ACCTCON(8) Maintenance Procedures ACCTCON(8)


acctcon, acctcon1, acctcon2 - connect-time accounting


/usr/lib/acct/acctcon [-l lineuse] [-o reboot]

/usr/lib/acct/acctcon1 [-p] [-t] [-l lineuse] [-o reboot]



acctcon converts a sequence of login/logoff records to total accounting
records (see the tacct format in acct.h(3HEAD)). The login/logoff records
are read from standard input. The file /var/adm/wtmpx is usually the
source of the login/logoff records; however, because it might contain
corrupted records or system date changes, it should first be fixed using
wtmpfix. The fixed version of file /var/adm/wtmpx can then be redirected
to acctcon. The tacct records are written to standard output.

acctcon is a combination of the programs acctcon1 and acctcon2. acctcon1
converts login/logoff records, taken from the fixed /var/adm/wtmpx file,
to ASCII output. acctcon2 reads the ASCII records produced by acctcon1
and converts them to tacct records. acctcon1 can be used with the -l and
-o options, described below, as well as with the -p and -t options.


Print input only, showing line name, login name, and time
(in both numeric and date/time formats).

acctcon1 maintains a list of lines on which users are
logged in. When it reaches the end of its input, it emits a
session record for each line that still appears to be
active. It normally assumes that its input is a current
file, so that it uses the current time as the ending time
for each session still in progress. The -t flag causes it
to use, instead, the last time found in its input, thus
assuring reasonable and repeatable numbers for non-current

-l lineuse
lineuse is created to contain a summary of line usage
showing line name, number of minutes used, percentage of
total elapsed time used, number of sessions charged, number
of logins, and number of logoffs. This file helps track
line usage, identify bad lines, and find software and
hardware oddities. Hangup, termination of login(1) and
termination of the login shell each generate logoff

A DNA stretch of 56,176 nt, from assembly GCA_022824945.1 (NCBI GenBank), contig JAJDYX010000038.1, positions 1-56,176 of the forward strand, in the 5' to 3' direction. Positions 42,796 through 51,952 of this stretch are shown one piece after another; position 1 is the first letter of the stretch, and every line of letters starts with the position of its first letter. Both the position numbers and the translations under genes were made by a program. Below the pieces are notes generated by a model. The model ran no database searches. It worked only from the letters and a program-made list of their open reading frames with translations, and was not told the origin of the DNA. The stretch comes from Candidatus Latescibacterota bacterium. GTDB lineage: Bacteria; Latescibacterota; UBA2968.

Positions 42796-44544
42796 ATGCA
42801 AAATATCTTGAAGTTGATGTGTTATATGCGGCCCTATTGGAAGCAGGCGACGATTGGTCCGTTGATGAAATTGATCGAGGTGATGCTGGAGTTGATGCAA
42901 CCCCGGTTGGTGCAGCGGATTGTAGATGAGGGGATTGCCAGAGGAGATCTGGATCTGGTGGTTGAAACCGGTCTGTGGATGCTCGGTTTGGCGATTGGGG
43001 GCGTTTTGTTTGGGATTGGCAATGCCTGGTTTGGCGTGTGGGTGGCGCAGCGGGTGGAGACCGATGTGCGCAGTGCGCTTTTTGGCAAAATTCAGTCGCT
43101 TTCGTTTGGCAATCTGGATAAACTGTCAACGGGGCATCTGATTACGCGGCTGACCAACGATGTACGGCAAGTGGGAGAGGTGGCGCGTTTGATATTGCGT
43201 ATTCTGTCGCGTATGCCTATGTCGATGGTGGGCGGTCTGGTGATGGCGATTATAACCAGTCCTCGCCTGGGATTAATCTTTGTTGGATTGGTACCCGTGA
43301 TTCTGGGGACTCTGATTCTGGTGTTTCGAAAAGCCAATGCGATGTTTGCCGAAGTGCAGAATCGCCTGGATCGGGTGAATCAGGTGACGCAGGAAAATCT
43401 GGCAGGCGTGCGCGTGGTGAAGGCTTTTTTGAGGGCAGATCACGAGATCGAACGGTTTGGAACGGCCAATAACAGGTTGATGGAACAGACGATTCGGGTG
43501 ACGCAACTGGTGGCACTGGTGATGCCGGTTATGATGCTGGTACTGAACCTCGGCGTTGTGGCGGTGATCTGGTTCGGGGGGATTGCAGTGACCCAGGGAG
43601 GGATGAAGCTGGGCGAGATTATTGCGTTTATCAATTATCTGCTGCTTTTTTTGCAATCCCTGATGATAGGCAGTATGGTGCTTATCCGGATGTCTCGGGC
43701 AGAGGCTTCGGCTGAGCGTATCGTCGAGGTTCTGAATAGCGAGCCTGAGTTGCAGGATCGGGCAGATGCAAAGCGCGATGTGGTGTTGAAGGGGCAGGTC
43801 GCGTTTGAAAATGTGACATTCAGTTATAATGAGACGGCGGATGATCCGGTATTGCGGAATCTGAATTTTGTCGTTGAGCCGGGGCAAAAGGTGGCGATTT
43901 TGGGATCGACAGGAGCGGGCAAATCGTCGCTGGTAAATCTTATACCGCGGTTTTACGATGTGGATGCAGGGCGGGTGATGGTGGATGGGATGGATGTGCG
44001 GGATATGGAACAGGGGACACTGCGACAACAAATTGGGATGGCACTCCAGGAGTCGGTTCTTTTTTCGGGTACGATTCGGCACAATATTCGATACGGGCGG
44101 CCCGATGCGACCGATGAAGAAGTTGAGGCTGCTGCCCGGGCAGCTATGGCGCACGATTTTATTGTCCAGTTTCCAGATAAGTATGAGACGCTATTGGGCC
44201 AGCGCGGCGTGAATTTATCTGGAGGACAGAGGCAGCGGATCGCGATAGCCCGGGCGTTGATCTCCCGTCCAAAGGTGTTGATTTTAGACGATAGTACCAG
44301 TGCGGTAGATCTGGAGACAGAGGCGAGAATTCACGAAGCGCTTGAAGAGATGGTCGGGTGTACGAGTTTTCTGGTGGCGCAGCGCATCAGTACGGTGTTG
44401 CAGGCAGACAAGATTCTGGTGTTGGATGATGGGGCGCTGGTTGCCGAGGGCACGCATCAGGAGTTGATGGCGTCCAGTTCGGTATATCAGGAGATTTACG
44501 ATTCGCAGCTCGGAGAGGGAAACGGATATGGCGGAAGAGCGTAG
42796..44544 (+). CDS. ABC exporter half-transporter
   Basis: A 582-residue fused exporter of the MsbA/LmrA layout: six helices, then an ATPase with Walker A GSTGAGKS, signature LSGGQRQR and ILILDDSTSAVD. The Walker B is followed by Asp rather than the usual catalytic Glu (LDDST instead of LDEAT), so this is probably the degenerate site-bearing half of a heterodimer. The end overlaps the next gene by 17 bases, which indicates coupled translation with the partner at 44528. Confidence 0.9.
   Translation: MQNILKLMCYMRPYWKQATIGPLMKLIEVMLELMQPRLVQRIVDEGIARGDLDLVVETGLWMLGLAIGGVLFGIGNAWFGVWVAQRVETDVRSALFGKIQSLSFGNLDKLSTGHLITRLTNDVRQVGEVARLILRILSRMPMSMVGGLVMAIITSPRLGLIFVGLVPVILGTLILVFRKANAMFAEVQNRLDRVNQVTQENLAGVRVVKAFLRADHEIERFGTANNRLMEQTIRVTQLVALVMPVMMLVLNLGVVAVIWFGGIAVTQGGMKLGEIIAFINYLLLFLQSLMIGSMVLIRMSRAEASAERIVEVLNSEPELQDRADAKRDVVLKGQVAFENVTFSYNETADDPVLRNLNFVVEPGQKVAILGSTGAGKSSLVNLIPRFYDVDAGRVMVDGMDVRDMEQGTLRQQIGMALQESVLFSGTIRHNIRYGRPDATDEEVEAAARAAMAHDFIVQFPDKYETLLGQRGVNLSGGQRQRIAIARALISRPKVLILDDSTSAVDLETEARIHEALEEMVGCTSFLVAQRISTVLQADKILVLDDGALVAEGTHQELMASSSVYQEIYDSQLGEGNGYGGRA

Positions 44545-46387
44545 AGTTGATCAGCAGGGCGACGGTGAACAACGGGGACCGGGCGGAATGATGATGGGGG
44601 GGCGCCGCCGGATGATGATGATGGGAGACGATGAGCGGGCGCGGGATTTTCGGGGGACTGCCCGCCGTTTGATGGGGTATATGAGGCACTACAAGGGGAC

records, so that the number of logoffs is often three to
four times the number of sessions. See init(8) and

-o reboot
reboot is filled with an overall record for the accounting
period, giving starting time, ending time, number of
reboots, and number of date changes.


Example 1: Using the acctcon command.

The acctcon command is typically used as follows:

example% acctcon -l lineuse -o reboots < tmpwtmp > ctacct

The acctcon1 and acctcon2 commands are typically used as follows:

example% acctcon1 -l lineuse -o reboots < tmpwtmp | sort +1n +2 > ctmp
example% acctcon2 < ctmp > ctacct


History of user access and administration information


acctcom(1), login(1), acct(2), acct.h(3HEAD), utmpx(5), attributes(7),
acct(8), acctcms(8), acctmerg(8), acctprc(8), acctsh(8), fwtmp(8),
init(8), runacct(8)


The line usage report is confused by date changes. Use wtmpfix (see
fwtmp(8)), with the /var/adm/wtmpx file as an argument, to correct this

During a single invocation of any given command, the acctcon, acctcon1,
and acctcon2 commands can process a maximum of:

o 6000 distinct session

o 1000 distinct terminal lines

o 2000 distinct login names

If at some point the actual number of any one of these items exceeds the
maximum, the command will not succeed.

February 22, 1999 ACCTCON(8)